Sunday, February 24, 2013

Malaga Cathedral

When the Catholic Kings reconquered Malaga in August of 1487, they did the typical thing and reconsecrated the main mosque as a Catholic Church. Soon a project began to make an entirely new cathedral in the Gothic style. The plan was abandoned in 1525 due to excessive costs and other problems. The next year, a new project began with a new design in the Renaissance style. Work began on the church and continued to 1588. By then a portion was completed and the bishop, Luis Garcia de Haro, moved the cathedral from the ex-mosque to the partially completed new building. Work more or less stopped at that point with a great deal left to finish. An attempt to restart work in the mid-1600s failed. When a report in the 1700s noted the risk of the structure collapsing, a new design began and construction resumed. Some controversial taxes were levied to pay for the expenses but they were not enough to cover the costs and work stopped again in 1782. Only one of the two towers for the front was completed. The locals nicknamed the cathedral La Manquita or The One-armed Lady. Since then only minor additions were made (some stained glass and some interior chapels).

The One-armed Lady of Malaga

In spite of the checkered history of its construction, the Malaga Cathedral is still an impressive sight inside and outside. Visitors enter through the Doorway of the Chains, so called because the chains separated the courtyard with the orange trees from the church proper.

Doorway of the Chains

Interior door

The interior has a long nave with a large choir in the middle and side aisles lined with chapels dedicated to various saints or inspired by various devotions.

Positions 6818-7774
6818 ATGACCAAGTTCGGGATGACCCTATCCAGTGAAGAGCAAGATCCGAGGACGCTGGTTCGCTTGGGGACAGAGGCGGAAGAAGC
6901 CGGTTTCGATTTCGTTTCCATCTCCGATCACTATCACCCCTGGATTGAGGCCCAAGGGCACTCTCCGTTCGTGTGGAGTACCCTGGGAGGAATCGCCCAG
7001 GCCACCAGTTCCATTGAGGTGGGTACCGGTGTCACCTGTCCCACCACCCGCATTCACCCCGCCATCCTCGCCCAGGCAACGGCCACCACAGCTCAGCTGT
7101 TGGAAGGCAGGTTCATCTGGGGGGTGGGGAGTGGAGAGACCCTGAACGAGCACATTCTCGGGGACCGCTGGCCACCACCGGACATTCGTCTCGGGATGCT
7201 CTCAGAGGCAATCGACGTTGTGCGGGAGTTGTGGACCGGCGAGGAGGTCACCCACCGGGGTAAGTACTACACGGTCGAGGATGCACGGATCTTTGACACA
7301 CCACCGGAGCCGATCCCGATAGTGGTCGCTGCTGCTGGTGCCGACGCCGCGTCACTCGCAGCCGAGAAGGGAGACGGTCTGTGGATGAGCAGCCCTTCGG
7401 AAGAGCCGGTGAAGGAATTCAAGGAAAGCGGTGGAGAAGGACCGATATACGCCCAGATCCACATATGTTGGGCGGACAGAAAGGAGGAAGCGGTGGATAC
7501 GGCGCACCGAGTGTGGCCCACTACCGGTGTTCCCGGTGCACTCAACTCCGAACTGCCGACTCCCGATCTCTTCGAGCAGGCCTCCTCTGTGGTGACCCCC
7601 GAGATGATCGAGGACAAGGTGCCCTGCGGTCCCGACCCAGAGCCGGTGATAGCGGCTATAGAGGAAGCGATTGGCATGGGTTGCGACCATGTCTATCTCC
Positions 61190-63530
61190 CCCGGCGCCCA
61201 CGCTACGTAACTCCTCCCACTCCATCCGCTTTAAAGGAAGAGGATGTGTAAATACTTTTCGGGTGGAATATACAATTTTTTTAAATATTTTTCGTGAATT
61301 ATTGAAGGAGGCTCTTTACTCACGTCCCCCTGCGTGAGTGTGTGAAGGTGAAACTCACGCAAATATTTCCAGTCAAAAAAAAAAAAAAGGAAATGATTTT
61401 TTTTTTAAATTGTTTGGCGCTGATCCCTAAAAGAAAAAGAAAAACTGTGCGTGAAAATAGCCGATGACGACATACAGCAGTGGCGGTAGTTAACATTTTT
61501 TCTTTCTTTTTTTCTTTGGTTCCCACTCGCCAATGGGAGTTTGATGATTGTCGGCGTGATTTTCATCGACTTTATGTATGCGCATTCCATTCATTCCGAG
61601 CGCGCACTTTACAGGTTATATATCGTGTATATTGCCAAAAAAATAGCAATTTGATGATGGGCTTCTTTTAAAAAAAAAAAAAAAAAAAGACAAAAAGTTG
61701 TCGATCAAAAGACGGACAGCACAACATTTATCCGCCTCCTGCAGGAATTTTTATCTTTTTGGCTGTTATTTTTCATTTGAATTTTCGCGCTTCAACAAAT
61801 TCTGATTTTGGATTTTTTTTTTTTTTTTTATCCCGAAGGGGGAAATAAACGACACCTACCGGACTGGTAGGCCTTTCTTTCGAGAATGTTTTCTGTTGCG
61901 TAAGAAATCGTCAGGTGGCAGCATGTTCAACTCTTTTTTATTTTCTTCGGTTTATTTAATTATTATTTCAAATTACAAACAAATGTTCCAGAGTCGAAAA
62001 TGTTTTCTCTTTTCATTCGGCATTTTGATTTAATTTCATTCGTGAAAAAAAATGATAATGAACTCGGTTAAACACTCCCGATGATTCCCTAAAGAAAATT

The choir is interesting in that it has its own altar apart from the high altar. Also in the wall of the choir is the Retro-choir with statues to various saints.

Choir flanked by massive organs

Choir altar

Impressive organ

Choir book!

Retro-choir Pieta

St. Mary Magdalene

St. John

The high altar is easily visible from the choir and is nicely impressive.

High Altar


Like most cathedrals we visited in Spain, this one had a nativity displayed (it was still early January).


Many different chapels adorn the side aisles of the church.

Chapel of St. Sebastian

Chapel of St. Raphael

Chapel of the Incarnation

Chapel of St. Barbara

Chapel of St. Francis

Chapel of the Sacred Heart

Over the sacristy door is a fine painting, Feast of the Pharisees, by Flemish artist Miguel Manrique in the 17th century.

Feast of the Pharisees, Miguel Manrique, 17th c.

Another impressive painting is The Beheading of St. Paul by Enrique Simonet in 1887. I love how his separated head still has a saintly glow.

Beheading of St. Paul, Enrique Simonet, 1887

The Tomb of Archbishop Luis de Torres (who died in 1553) is found in the Chapel of St. Francis. His expectant rest is pretty common for tombs all over Europe. I assume he's waiting anxiously for the resurrection of the body at the end of time!

Tomb of Archbishop Luis de Torres

We'll wander around the exterior of the church in our next post!

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